5. Don’t fight fire with fire — If you sink to the level of dark energies, you will be fighting on their terms, and the likelihood is that you will lose.

If we translate these points into current politics, they are clearly applicable. The Democrats were triggered by Palin because they fear losing and that fear runs deep. The bogeymen that frighten us the most come from a primitive level; they stir a sense of childish helplessness. But your mature self, like Obama’s campaign organization, is coherent and knows how to carry out its purpose. Realize that American politics has been dominated by shadow issues for decades, so it’s only natural they still have claws and teeth. But their game has gotten old and tired. If you are able to see past the appeal to fear and resentment, have trust that other people can, too.

The bottom line is that the 2008 election isn’t about change versus experience or a noble candidate who may lose to one who plays dirty. This election is about consciousness. Since the Reagan revolution, consciousness has been sleepy and dull in politics; ideals have been tarnished by cynicism; inner decay has sapped the party in power of its original purpose, leaving only a pointless morass of defensiveness that expresses itself in negativity. If the majority of the electorate wakes up and feels inspired to turn the page, that will happen. Obama has sounded the call; few people missed the message. Now it’s a matter of dealing with a phase of fear and resistance before we discover if stuck consciousness is ready to move ahead.

Visit www.intent.com to read more from Deepak Chopra and other prominent voices.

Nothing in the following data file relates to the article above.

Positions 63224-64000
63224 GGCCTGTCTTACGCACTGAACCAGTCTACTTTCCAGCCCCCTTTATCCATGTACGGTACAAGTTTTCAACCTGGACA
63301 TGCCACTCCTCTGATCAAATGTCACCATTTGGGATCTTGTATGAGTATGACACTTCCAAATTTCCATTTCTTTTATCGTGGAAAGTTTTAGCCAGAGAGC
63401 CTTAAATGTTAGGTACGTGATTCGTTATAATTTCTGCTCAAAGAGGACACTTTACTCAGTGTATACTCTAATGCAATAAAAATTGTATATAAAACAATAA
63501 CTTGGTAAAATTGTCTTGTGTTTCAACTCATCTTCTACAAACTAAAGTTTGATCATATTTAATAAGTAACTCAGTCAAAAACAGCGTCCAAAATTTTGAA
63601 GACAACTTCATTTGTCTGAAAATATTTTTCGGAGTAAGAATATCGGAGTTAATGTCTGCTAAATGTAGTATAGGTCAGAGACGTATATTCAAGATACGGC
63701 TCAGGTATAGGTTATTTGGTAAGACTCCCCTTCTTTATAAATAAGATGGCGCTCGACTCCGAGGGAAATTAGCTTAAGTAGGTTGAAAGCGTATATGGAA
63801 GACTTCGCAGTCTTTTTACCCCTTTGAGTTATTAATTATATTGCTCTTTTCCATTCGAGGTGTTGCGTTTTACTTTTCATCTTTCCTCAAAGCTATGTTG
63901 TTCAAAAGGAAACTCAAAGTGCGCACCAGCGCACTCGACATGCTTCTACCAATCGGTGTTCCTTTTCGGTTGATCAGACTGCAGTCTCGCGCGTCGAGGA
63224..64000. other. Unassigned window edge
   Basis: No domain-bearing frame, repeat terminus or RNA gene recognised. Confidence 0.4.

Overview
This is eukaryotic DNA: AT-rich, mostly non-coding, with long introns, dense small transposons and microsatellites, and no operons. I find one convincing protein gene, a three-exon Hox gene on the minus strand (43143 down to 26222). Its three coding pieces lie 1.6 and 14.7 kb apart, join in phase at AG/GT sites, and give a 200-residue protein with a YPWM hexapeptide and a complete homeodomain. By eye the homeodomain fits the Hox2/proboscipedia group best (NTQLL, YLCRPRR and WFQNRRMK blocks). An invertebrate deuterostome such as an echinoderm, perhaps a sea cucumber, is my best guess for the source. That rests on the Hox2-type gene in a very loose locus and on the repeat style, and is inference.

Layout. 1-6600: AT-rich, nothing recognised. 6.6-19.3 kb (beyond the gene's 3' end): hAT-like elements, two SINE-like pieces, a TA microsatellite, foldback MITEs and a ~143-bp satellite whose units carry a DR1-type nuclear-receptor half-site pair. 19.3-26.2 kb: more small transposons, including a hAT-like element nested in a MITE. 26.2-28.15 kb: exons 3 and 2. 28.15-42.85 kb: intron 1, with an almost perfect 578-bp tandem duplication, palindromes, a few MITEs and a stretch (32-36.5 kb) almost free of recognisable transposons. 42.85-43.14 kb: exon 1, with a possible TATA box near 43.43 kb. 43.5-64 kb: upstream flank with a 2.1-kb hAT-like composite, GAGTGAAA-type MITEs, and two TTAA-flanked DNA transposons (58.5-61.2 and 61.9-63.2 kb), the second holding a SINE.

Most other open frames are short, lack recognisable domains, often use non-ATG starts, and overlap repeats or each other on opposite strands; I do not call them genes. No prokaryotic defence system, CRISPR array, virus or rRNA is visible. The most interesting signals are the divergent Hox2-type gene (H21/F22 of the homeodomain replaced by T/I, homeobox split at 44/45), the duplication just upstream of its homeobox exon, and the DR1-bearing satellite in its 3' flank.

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4 Responses to Today’s Politics and the Human Shadow

  1. doug says:

    These articles by Chopra are great–they remind us to keep the thinking light and clean. He also reminds us that holding to our higher ideals is the best path.

    In general, I really appreciate this blog, thanks!

  2. Marc Choyt says:

    I feel that the list above is good, but incomplete. For myself, I need to keep my deep reverence for beauty and gratefulness to be alive ever present. Just connecting with the blessing of the sunrise is an ancient and powerful practice that anyone can do.

    Keep connected, keep in the flow of the movement of all things– keep in the wild resiliency that allows you to be know the blessing of life in your heart. We are all doing the work to mend the broken webs of straight lines.

    This has been a deep practice for me, not only in terms of the financial world, but I am currently involved in the breaking of a major story involving the rights of the Inuit on Greenland on my blog, fairjewelry.org.

  3. Larry Glover says:

    Thanks for your comment, Mark. Your practices for connecting with the natural world significantly deepen Chopra’s suggestions for dealing with the shadow.

  4. Larry Glover says:

    Thank you Doug for your comment of appreciation.